On Selling the Product

20 Feb, 2023
What is the product?

As a business you sell "products" to "customers". If the business cannot define what that product is or who their customers are, it has failed. 

To understand what a "product" means to a "customer" we can take a look at an example of a wireless karaoke set that be setup at home:

lets sing

At first glance, we see the wireless microphone. Is that the product?

Of course, the microphones does not work alone, it needs the accompanying mobile app that allows you to select songs and control the karaoke system. Is the mics + the app the product?

If you dig deeper, the customers who wants the product wants to be able to sing at home with their spouse or when hosting friends. So is "singing" the product?

Why do people want to expel air through their vocal cords which vibrates and create sound waves, especially when most of us sound so bad? The answer is "fun". So is "fun" the product? 

Why do we bother to have fun with friends or loved ones? Maybe there is a deeper need for love and belonging! So is "love and belonging" the product? 


What we put in the box:

Let's consider what the company can put into the box on the shelves. It's simply the microphone set and the instructions to download the mobile app. So in the most basic way you can say "the microphone set is the product".

How we tell people what's in that box:

However, the website uses a combination of vibrant colors and simple messages such as "Let's Sing" & "Make your living room your stage" to sell the idea that you can have tons of fun with this product. So in a slightly more abstract way you can say "to have fun singing at home is the product". 

And that creates an emotional response to the purchase!

Parallels with Bluejay

Let's take a look at what is the product at Bluejay. It is not:

  • The BLU token - That's like Tesla saying their stocks is the product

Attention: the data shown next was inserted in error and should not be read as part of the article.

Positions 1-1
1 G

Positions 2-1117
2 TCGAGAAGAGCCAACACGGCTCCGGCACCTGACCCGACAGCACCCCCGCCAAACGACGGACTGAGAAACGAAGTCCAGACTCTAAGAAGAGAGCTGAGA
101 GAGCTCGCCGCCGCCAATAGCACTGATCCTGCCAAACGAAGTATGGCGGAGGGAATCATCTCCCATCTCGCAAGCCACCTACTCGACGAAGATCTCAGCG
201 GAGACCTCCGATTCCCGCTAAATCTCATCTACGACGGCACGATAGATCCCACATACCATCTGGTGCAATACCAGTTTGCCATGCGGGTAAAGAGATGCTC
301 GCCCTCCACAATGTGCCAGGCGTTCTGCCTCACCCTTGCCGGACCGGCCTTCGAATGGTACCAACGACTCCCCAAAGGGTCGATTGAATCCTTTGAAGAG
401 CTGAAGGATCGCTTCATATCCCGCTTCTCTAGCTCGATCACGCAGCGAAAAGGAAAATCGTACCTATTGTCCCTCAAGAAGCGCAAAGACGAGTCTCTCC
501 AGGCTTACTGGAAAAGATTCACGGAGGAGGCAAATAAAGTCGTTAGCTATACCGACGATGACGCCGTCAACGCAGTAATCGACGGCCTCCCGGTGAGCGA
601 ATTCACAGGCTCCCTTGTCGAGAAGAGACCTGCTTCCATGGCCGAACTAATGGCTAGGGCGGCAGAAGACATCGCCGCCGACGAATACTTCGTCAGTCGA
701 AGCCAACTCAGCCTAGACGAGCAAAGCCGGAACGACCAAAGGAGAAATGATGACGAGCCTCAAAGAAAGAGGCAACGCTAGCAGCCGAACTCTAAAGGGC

• The stabilizing bond - That's like Heinz saying their canning machines is the product
  • The bluSGD stablecoins - That's like Interactive Broker saying your deposit if their product

A litmus test is that "If you have to ask why people wants this, it is not the product".

So what IS the product for us? The "what we put in the box" answer could be one of the following:

  • A business loan with a high interest rate of 18%
  • A bundle of business loans with moderate risk and an interest of 12%
  • A savings product with higher-than-bank interest of 8%
  • Microloans to farmers in Indonesia
  • etc

Now, before we think about the "how we tell people what's in the box", we need to think about who the customer is. 

You can never have a product without understanding the customer first.

It is likely that there is not just a single archetype of customers in this case when a myraid of products are offered on the Earn marketplace. In that case, it's important to figure out who wants what, instead over overgeneralizing the range of products offered and the segments of customers. 

So the first stab at segmenting the customer could look like:

  • A "DeFi Degen" having fun investing in a range of risky products who doesn't mind if some investments goes to zero
  • A early careerist who is looking to grow his money quickly but not getting into risky products
  • A "boomer" who is used to only using savings or at most fixed deposits at the bank. Alternatively, a "financial optimizer" who is always on the look out for the next marginally better product and always willing to make the switch for a 0.15% interest difference. Alternatively, a Burmese professional who is actively looking for ways to protect his assets in Myanmar Kyat from eroding in value.
  • A ESG conscious investor who wants to make an impact with his investment, with altruistic goals as the priority (perhaps even a customer of Kiva)

Once we've a better understanding of the different segments of customer that fits the range of product, the "how we tell people what's in the box" answer might therefore be:

  • A degenerate investment that allows you to bet on businesses you like and make up to 18% on. 
  • A high quality investment that doubles your capital in 6 years that spreads out concentration risk on single business. Also, other rich and successful individuals or funds are also participating in the same deal.
  • A safe fixed deposit program, but on steroids.
  • A way to make someone's dream come true while keeping your capital and earning interest. It's a loan, not a donation!

So, there you have it, Bluejay is offering <insert how-we tell-people-what's-in-the-box answer> to you as a <insert corresponding customer-segment answer>.

Yes, it will be a different statement for different people.

A footnote on Ideals

As a company we also want to be careful about not trying to sell ideals such as "access" or"financial inclusion" early on.

The reason is that the customers do not have an immediate need for these, at least until your brand identity has been established. To sell "Access" early on is like:

  • Grab trying to sell "convenience" instead of "get to somewhere without the unpredictability of trying to hail a taxi" or "get food to your busy ass".
  • DBS trying to sell "financial freedom" instead of "a safe place to keep your money and send them to someone else".

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